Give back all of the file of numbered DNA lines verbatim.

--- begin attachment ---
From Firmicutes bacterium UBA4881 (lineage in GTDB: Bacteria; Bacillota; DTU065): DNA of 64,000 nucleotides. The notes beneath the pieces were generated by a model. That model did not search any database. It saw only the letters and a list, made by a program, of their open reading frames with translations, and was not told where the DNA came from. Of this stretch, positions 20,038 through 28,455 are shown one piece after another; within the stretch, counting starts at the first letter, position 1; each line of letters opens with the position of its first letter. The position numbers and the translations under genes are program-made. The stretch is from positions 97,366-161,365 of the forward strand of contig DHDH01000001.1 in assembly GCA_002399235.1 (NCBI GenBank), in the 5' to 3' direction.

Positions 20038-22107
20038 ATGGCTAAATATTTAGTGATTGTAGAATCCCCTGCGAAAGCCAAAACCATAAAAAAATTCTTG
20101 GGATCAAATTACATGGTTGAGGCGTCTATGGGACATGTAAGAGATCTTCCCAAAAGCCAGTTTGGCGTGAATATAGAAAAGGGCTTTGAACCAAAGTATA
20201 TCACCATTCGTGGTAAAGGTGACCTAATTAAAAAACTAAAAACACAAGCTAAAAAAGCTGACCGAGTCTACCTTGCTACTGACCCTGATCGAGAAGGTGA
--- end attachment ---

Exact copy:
From Firmicutes bacterium UBA4881 (lineage in GTDB: Bacteria; Bacillota; DTU065): DNA of 64,000 nucleotides. The notes beneath the pieces were generated by a model. That model did not search any database. It saw only the letters and a list, made by a program, of their open reading frames with translations, and was not told where the DNA came from. Of this stretch, positions 20,038 through 28,455 are shown one piece after another; within the stretch, counting starts at the first letter, position 1; each line of letters opens with the position of its first letter. The position numbers and the translations under genes are program-made. The stretch is from positions 97,366-161,365 of the forward strand of contig DHDH01000001.1 in assembly GCA_002399235.1 (NCBI GenBank), in the 5' to 3' direction.

Positions 20038-22107
20038 ATGGCTAAATATTTAGTGATTGTAGAATCCCCTGCGAAAGCCAAAACCATAAAAAAATTCTTG
20101 GGATCAAATTACATGGTTGAGGCGTCTATGGGACATGTAAGAGATCTTCCCAAAAGCCAGTTTGGCGTGAATATAGAAAAGGGCTTTGAACCAAAGTATA
20201 TCACCATTCGTGGTAAAGGTGACCTAATTAAAAAACTAAAAACACAAGCTAAAAAAGCTGACCGAGTCTACCTTGCTACTGACCCTGATCGAGAAGGTGA